Summer reading at Hillsboro library

Submitted story

While COVID-19 may have brought a lot of changes these past few months, librarians at the Hillsboro Public Library are determined to maintain a summer reading program.

“It’s going to be different from previous years,” said circulation manager Sarah Davidson. “But we’re still doing everything we can to make it fun and engaging for all ages.”

Among all of Highland County District Library’s branches, the overarching theme is one that reflects the global situation: “We’re all in this together.”

From there, each branch is adding their own special twist — Hillsboro’s is camping.

According to children’s library manager Gabrielle Pitzer, “We chose not to do the previously planned theme since we couldn’t have performers. So instead, we wanted to do a theme that anyone could relate to. When you think summer, you think summer camp, camping at the campgrounds, and being outdoors.”

“We put a reading-spin on the camping theme by calling it ‘Camp Read-A-Lot.’”

Kids ages 2-14 can sign up for a reading log. For every book that they read, they can color in a spot on their reading log. Every 10 books will earn them a place in a drawing. They can earn up to five entries by reading. If they finish early, they can also complete a reading bingo card for another drawing entry.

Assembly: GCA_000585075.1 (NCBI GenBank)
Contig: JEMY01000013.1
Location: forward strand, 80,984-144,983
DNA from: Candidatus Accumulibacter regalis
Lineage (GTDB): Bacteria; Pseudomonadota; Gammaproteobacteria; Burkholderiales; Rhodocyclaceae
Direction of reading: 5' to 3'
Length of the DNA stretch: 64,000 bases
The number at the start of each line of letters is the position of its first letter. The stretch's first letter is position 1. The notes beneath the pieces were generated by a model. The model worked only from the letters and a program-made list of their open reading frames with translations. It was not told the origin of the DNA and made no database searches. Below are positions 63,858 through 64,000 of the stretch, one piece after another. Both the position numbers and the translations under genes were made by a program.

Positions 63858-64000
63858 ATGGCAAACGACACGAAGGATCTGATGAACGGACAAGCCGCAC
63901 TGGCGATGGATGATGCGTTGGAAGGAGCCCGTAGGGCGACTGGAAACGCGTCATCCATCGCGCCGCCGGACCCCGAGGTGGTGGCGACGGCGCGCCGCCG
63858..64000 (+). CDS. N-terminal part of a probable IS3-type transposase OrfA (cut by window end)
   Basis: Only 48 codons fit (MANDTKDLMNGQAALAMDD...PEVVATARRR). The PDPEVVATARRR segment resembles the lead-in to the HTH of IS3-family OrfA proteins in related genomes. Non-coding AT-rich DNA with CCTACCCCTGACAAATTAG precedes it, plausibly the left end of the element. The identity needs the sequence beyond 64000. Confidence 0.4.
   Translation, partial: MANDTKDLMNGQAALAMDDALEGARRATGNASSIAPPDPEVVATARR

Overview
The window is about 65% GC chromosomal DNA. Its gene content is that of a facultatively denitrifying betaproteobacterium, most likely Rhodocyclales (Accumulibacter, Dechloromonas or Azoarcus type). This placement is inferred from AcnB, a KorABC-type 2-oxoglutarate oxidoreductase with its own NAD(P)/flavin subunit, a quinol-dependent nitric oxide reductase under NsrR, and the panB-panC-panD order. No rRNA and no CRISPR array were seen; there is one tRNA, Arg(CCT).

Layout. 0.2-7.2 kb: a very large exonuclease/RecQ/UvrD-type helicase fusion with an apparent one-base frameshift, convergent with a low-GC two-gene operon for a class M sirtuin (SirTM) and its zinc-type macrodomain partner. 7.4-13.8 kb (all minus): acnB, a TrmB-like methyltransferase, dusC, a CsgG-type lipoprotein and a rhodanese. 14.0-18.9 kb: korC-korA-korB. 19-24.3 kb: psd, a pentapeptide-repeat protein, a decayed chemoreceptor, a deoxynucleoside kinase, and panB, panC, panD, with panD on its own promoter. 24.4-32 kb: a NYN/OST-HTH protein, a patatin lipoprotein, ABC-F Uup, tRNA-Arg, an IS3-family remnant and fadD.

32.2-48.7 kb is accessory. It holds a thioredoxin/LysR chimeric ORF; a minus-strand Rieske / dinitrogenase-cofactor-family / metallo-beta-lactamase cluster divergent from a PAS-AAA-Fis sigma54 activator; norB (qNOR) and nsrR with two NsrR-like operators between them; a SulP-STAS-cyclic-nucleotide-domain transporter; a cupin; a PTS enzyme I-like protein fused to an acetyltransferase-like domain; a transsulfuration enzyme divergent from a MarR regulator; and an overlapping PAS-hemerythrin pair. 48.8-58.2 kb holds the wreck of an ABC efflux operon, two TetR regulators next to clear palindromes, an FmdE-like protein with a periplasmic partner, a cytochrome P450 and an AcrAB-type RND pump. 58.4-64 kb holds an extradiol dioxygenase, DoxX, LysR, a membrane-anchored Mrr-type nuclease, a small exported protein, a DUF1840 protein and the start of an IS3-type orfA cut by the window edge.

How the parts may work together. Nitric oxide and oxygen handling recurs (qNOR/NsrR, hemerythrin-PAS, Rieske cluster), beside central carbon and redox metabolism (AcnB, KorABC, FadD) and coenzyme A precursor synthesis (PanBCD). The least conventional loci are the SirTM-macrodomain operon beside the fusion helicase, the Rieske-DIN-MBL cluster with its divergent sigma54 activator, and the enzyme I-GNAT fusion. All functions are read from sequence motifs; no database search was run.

“Though we’re not going to have a prize for most visits to the library this year, we are still going to do our weekly drawings,” Pitzer said.

The teen and adult program, called “Reading Retreat, will be designed similarly. Every book read will equal a slip for a drawing. Each week, an adult and teen name will be drawn. The winners will then be able to pick a prize from several on display. They can also play reading bingo for a small prize.

“The community was amazing when it came to sponsoring the program,” Davidson said. “I want to say a huge thank you to our sponsors: Turner & Son Funeral Home, North High Street Subway, Holtfield Station, Dairy Queen, Wilkin and Wilkin Insurance, Merchants National Bank, Long’s Retreat, Young’s Dairy, Kings Island and COSI.”

The biggest difference, Davidson and Pitzer said, is that due to crowd restrictions, traditional programming will not be a part of the summer reading roster.

Instead, virtual programming will be highlighted on the library’s Facebook page. Every Thursday, a special video will be posted by Pitzer or Davidson featuring a craft or activity that patrons can try at home. Weekly polls will also be posted every Friday.

In addition, every patron who signs up will be given a coloring page. At the end of the summer, all entrants will be posted on Facebook. Winners in young children, middle-age children, teens, and adults will be determined by “likes.”

“Librarians will also be competing among themselves,” Davidson added. “We’ll have special coloring sheets and patrons will be able to vote for their favorite librarian artist. Even though this will be an unusual summer reading, we’re still excited to have the chance to see everyone and connect in this special way that we do every year.”

Pitzer added, “We know this summer reading will be different than what kids are used to, but we still have a lot of fun planned.

For more information on summer reading or other library activities, visit or search “Highland County District Library of Ohio” on Facebook.

Submitted by Sarah Davidson, circulation manager, Highland County District Library.

Submitted story